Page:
No, we cannot read your mind nor can we diagnose you on the spot.
Being a psychology major is really fun and interesting, but also really stressful. There’s lots of readings, theories to understand, and discussions of the readings, as with any major. Yet, psych majors are often criticized and not taken seriously (e.g. Jeb Bush’s comments about psych majors not being able to get a job outside of the fast food industry once they graduate). His comments, and the comments of others, couldn’t be further from the truth. That’s one example that is more commonly known, but here are 10 others.
1. “Can you read my mind?”
I said I was a psych major, not a psychic. Therefore, I cannot read your mind.
2. “You must have mental health issues if this sort of work interests you.”
Coincidentally, I’m a member of a family that does have a history of mental illness, but that isn’t what motivated me to become a psych major. But, I guess you could say that I have “mental health issues” because I’m a stressed out college student, but what college student isn’t?
3. “Did you choose it because it’s one of the easiest majors?”
Do you know any psych majors, or is that just a common stereotype? Psychology is definitely not an easy subject because there are tons of theories and studies being developed and conducted weekly. I wish I contained all of the knowledge of psychology, but unfortunately I don’t. So, no I wouldn’t say that this is an “easy” major because I still have so much to learn. Also, I just want to point out that I’ve consistently made higher grades in my honors classes than I have in my psychology classes (just to give you an idea of how “easy” psychology classes are).
4. “Good luck getting a job without a graduate degree.”
How would you know this and I don’t? I became aware of this my first semester. My career goal is to become a Marriage and Family Therapist and yes, it does require further education after college.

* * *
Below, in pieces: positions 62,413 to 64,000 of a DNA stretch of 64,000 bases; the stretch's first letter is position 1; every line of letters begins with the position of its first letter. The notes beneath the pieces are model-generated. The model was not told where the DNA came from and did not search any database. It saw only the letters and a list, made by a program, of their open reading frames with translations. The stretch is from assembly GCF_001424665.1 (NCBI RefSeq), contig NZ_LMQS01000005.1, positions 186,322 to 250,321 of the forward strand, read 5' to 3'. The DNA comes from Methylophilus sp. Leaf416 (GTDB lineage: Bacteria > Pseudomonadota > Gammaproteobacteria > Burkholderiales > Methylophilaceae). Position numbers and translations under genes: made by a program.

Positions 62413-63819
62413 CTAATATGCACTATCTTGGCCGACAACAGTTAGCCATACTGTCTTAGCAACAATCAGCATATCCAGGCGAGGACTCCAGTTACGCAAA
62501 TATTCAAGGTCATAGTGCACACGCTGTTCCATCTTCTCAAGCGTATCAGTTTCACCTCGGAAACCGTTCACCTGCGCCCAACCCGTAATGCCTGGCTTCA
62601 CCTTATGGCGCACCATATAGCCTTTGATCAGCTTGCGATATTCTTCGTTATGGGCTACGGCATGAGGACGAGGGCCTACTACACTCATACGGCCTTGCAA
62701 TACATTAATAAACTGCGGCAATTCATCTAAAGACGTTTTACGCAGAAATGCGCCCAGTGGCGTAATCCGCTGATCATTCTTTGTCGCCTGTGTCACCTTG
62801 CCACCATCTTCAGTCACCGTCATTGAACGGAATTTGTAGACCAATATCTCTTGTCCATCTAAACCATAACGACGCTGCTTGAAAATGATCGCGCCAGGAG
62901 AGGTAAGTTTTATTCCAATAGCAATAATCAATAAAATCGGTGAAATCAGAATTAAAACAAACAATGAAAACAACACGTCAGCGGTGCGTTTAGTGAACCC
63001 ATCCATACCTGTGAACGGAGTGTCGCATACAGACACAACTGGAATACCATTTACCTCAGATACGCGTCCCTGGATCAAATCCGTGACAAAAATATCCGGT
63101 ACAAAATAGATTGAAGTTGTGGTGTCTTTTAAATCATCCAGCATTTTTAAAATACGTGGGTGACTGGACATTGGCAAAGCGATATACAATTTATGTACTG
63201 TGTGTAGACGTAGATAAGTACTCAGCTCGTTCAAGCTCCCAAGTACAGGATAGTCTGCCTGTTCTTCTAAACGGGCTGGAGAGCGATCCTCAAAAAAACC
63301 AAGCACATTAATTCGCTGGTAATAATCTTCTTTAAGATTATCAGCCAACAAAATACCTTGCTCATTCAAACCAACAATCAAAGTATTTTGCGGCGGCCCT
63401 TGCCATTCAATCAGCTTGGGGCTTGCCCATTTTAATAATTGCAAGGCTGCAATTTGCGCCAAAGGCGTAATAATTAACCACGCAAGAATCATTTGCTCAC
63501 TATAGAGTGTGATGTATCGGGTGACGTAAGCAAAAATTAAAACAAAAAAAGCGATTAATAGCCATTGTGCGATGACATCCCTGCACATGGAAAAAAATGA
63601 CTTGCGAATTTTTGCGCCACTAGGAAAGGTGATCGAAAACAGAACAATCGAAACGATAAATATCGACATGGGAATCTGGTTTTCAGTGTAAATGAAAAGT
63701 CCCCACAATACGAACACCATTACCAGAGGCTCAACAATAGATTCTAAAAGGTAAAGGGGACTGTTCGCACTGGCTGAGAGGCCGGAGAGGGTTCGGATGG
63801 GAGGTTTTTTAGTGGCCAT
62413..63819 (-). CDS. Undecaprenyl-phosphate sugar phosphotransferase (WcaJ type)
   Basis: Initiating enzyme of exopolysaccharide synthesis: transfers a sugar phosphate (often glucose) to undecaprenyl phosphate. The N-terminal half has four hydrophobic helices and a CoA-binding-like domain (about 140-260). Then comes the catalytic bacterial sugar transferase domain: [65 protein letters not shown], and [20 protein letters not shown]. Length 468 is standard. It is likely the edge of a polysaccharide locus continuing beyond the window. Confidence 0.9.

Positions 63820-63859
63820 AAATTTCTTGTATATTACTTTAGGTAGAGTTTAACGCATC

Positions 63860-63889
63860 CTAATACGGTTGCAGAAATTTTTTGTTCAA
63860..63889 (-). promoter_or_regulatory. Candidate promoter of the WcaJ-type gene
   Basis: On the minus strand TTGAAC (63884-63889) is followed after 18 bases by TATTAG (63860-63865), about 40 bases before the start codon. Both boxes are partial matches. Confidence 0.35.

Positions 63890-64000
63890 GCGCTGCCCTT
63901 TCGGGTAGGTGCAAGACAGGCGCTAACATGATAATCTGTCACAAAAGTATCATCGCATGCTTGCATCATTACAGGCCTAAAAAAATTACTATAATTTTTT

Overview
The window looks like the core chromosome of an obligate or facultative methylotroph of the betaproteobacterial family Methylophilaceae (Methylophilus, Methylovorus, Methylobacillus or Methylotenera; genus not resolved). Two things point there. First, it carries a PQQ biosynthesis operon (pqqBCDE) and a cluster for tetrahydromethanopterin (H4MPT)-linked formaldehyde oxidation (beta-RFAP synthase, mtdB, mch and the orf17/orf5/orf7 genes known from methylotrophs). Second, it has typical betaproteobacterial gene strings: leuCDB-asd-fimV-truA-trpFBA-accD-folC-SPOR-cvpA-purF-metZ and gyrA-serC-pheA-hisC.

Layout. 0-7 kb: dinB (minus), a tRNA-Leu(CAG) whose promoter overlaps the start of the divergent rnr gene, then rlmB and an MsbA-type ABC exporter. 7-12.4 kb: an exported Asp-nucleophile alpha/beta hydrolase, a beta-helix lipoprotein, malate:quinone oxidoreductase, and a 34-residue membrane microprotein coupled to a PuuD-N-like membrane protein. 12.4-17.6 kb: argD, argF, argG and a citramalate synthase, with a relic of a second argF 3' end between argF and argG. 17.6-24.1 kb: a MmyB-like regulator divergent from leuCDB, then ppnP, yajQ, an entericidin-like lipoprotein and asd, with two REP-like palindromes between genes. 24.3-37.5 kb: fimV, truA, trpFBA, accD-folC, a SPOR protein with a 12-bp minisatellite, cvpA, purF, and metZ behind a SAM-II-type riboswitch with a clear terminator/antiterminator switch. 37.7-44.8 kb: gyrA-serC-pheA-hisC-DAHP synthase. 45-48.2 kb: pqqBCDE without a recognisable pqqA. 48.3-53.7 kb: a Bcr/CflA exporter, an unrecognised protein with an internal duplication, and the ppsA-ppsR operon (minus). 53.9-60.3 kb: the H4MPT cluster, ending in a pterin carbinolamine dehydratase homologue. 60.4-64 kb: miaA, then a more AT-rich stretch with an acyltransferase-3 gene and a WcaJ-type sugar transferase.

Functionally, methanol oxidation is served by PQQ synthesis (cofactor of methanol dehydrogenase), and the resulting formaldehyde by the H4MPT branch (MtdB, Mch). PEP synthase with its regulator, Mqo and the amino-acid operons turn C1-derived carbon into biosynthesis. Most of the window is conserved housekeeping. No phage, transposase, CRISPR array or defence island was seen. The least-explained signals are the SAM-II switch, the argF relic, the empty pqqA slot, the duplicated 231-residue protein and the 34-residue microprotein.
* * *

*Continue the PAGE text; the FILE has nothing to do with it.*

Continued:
5. “Why didn’t you notice the warning signs?”
Not too long ago, a close family member of mine had a nervous breakdown and treatment was needed. I was asked by a fellow family member why I didn’t notice the warning signs. First off, I’m still in college. I’ve got many classes and many years to go before I finish and can pursue a job as a therapist. Second, I don’t carry around the Diagnostic & Statistical Manual of Mental Disorders (DSM) with me. So no, I didn’t catch the warning signs.
6. “You must want to be a therapist.”
Coincidentally, yes, I do want to be a therapist. However, not all psych majors can say the same. I have friends who want to be neuropsychologists, professors, or researchers in this field while specializing in a specific area of psychology. It’s a very versatile major.
7. “If so, will you give me free therapy when you become a therapist?”
I’ll give you advice all day long, but free therapy is a whole different story. I’ve got to make a living anyway. Also, I’m not sure if it’s in your best interest to have me as your therapist if we already know each other because we’ve got to establish some boundaries, for the sake of your mental health. Maybe I’m wrong, but that just doesn’t seem like good practice.
8. “Can you diagnose me?”
Refer to #5.
9. “Are you analyzing me right now?”
I can’t help it, but yes, I am analyzing you. I’m very observant of the behaviors of those I’m around. I guess that’s a byproduct of studying psychology for years.
10. “I’m like, so OCD about…”
I’ll admit, I have caught myself saying this too, but it’s not necessarily true. You might have a particular order for how you like things to go, but no, you do not have OCD because of it. However, there are individuals living with a real Obsessive Compulsive Disorder diagnosis. These individuals are in therapy and/or on medication to deal with their obsessive thoughts and compulsive behavior. So no, just because you can’t have your food touching doesn’t mean that you are so “OCD.”
So, there you have it! Ten things you should never ask or say to a psychology major (or minor). Unless you want some major eye rolling.